Joy and Hiroshi kicked off the reunion with a taiko performance. Joy is the cousin who came up to me at a book signing in San Jose, and dropped the bombshell that I have an entire branch of relatives that I never knew about.
Sunday, Sept. 16
The Hanzawa-Sakuma family reunion was a Sunday brunch, held at a restaurant on Shafter Army Base in Honolulu. Because she was one of the organizing committee members, Laura had to get there early and help set up. We waited a little longer, but had to make a stop on the way to pick up John’s older daughter Kelsey on the way. Kelsey was staying at the watercress farm owned by her mother’s family (John’s ex-wife). John still helps out at the farm, because his father-in-law was an early mentor.
When we arrived at the base, the extended family was still just starting to assemble. There were over a hundred people in the banquet hall when the emcee, my cousin Aileen’s son Isaac, welcomed everyone.
From here, names and faces and relations to the family get fuzzy. I know the immediate families of the cousins who organized the reunion. Isaac, a handsome guy who’s an environmental attorney and president of the board of the local Sierra Club chapter, is Joy’s brother. Joy is the woman who came up to me after a book reading in San Jose, introduced herself to me as a relative and invited me to the reunion. The two have a younger sister, Megumi.
Joy and her husband Hiroshi, who were members of a taiko group in Honolulu before moving to San Jose, played a song to kick off the reunion properly. Continue reading
Sunday, September 16, 2007
Yesterday was a long day, and a preview of today’s reunion.
We started with the relaxed morning of papaya and conversation with Laura, but eventually moved on to the day’s work: shopping at Costco and then the Star Market for the ingredients to make our “kakimochi” chips for the party. The chips are a favorite of our friends in Colorado â€“ they’re Mexican corn tortillas coated with a JA combination of sugar, butter and soy sauce â€“ and although we figured Hawaiians surely must have this kind of cross-cultural snack all the time, it’s relatively easy to make and tasty and we decided to offer to make it for the party anyway.
Costco was a revelation. I’d been there, several years ago when I attended the JACL National Convention in Honolulu. But it seemed like they’d expanded their aisle of local goods, and throughout the store was an amazing array of Asian foods and products, from imported Japanese canned tea to spices. The local aisle had a dizzying selection of all things macadamia, as well as shelf after shelf of snack items like picked plums, li hing-flavored mangoes, dried shredded ika (cuttlefish) and dried octopus and squid, both in large jars or individually wrapped. Yummyâ€¦ these are Asian equivalents of beer nuts at the bar. We wished we could get some of these more “exotic” items in Colorado Costcos, and also marveled that the Hawaiian population, which isn’t all Asian by any means (although certainly “haoles,” or Caucasians, are in the minority between all the Asian as well as Polynesian ethnicities), all buys this variety of products. Multiculturalism is simply in the air in Hawaii, like the humidityâ€¦ and the wind. Continue reading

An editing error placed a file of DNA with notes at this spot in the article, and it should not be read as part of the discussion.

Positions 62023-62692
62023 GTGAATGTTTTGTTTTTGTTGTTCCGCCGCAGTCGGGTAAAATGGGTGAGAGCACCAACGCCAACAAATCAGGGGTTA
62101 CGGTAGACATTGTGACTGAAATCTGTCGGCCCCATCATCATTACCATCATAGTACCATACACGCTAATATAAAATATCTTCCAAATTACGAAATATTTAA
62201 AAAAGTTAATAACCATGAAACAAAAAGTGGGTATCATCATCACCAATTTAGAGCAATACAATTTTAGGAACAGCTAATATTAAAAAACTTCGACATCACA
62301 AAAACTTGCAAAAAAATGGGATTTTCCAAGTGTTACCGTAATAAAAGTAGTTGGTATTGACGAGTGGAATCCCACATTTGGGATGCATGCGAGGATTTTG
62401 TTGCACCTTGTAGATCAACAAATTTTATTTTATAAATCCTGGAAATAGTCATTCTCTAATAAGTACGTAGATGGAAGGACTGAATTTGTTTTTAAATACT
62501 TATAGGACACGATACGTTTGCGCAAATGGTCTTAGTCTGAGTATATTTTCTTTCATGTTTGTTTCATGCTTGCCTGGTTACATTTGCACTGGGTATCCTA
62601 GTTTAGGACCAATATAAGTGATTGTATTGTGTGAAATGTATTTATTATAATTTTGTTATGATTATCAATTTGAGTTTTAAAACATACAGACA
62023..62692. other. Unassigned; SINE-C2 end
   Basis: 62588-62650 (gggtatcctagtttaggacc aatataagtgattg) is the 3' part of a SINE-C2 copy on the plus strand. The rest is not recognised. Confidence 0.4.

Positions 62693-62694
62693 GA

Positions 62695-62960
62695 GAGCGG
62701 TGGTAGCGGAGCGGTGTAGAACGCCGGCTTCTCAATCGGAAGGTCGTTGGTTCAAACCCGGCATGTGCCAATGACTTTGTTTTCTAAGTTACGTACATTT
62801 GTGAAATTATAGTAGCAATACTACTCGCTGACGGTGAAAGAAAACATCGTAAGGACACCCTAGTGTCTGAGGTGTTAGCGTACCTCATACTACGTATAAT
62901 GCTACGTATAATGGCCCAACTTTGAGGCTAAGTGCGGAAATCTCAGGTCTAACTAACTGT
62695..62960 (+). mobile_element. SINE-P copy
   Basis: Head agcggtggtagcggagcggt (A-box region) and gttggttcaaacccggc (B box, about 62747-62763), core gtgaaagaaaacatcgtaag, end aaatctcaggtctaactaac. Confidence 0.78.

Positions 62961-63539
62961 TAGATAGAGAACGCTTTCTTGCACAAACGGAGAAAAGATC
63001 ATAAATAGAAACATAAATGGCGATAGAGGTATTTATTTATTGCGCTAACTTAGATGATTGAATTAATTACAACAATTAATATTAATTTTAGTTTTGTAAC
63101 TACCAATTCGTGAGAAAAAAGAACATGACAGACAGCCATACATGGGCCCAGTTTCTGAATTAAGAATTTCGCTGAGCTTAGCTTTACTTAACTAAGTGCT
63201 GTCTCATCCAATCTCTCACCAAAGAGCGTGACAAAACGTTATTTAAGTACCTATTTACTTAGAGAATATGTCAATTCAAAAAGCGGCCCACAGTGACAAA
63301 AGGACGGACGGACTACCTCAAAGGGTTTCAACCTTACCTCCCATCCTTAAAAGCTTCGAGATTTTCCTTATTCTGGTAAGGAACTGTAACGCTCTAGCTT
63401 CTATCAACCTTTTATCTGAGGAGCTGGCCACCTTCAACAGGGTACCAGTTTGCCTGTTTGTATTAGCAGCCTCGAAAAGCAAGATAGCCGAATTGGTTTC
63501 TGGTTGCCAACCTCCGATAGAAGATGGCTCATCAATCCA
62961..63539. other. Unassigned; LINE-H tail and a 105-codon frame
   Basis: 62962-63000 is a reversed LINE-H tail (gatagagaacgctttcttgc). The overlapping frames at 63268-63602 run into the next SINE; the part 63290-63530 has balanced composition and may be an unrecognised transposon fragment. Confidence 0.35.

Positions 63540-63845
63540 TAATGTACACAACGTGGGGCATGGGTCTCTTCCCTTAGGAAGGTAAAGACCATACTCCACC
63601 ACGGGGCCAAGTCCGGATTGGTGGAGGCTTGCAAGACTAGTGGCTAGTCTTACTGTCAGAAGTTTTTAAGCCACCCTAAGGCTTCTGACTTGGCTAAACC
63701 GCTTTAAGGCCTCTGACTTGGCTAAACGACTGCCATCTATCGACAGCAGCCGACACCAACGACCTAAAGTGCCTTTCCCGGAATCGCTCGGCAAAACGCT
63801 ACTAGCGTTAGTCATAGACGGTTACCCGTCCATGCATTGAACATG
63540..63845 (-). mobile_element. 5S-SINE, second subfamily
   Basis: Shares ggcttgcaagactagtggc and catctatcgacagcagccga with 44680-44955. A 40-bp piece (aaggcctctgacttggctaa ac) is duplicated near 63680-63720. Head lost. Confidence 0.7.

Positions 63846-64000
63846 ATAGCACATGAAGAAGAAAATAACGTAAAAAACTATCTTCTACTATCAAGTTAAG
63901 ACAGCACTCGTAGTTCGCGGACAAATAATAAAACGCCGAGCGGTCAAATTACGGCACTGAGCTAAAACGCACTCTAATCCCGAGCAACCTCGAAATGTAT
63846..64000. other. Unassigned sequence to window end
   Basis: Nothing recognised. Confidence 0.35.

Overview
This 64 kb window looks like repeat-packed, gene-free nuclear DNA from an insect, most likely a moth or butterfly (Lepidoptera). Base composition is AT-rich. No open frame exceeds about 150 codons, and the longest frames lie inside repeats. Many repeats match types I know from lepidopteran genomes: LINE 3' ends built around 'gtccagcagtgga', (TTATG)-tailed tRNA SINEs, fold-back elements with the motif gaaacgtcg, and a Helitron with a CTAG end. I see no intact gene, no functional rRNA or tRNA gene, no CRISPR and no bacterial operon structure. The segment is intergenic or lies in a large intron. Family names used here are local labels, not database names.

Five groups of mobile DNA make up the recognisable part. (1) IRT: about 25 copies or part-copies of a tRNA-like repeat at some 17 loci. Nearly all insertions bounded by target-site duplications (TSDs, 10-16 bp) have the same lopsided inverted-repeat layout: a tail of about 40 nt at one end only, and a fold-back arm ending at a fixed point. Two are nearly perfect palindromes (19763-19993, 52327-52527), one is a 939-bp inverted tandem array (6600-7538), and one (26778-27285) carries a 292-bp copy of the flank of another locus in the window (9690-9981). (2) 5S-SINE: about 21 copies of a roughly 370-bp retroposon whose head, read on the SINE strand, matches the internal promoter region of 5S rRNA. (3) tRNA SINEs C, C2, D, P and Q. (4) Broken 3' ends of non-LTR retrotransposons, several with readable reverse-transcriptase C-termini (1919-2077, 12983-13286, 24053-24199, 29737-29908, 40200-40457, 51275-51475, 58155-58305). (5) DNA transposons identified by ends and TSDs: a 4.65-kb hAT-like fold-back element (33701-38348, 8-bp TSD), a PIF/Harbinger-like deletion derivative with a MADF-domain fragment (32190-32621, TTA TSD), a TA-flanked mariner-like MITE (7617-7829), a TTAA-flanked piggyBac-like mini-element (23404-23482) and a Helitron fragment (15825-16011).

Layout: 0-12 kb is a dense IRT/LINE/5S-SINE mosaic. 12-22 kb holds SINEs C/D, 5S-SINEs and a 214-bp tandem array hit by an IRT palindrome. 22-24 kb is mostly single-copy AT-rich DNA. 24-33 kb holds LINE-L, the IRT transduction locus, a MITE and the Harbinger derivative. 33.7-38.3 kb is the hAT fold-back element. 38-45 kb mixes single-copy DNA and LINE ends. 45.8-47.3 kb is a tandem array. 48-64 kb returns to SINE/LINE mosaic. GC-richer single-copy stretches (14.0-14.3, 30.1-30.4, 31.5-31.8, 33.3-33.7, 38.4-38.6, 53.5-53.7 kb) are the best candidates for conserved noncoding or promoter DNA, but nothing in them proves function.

It’s great to feel so welcomed.
Erin and I arrived late yesterday afternoon at Honolulu Airport and called up Regine Shimomura, a cousin I’d never met. She’s the twin sister of Laura McHugh, who was stuck at a hair appointment. We’re staying at Laura’s home, so one we got the rental car, we called Regina to get directions from the airport to the suburban town of Mililani, to the northwest of Honolulu.
What I remember from my childhood visit to Hawaii is the sun, the clouds and the wind. The clouds are always on the move, with the wind pushing them along. It seems like Hawaii is just always breezy. Continue reading
Two news items worth noting, although one is kinda old already:
First Burger King has announced that in Hawaii, they’re selling a new item, a Spam Platter — two slices of Spam nestled between white rice and scrambled eggs. BK, which is based in Miami, also serves its Croissanwich or Biscuit Sandwich with Spam for the Hawaiian market. Continue reading
I started a fulltime job in February, working for Examiner.com as Director of Content. And it’s kept me from blogging. Continue reading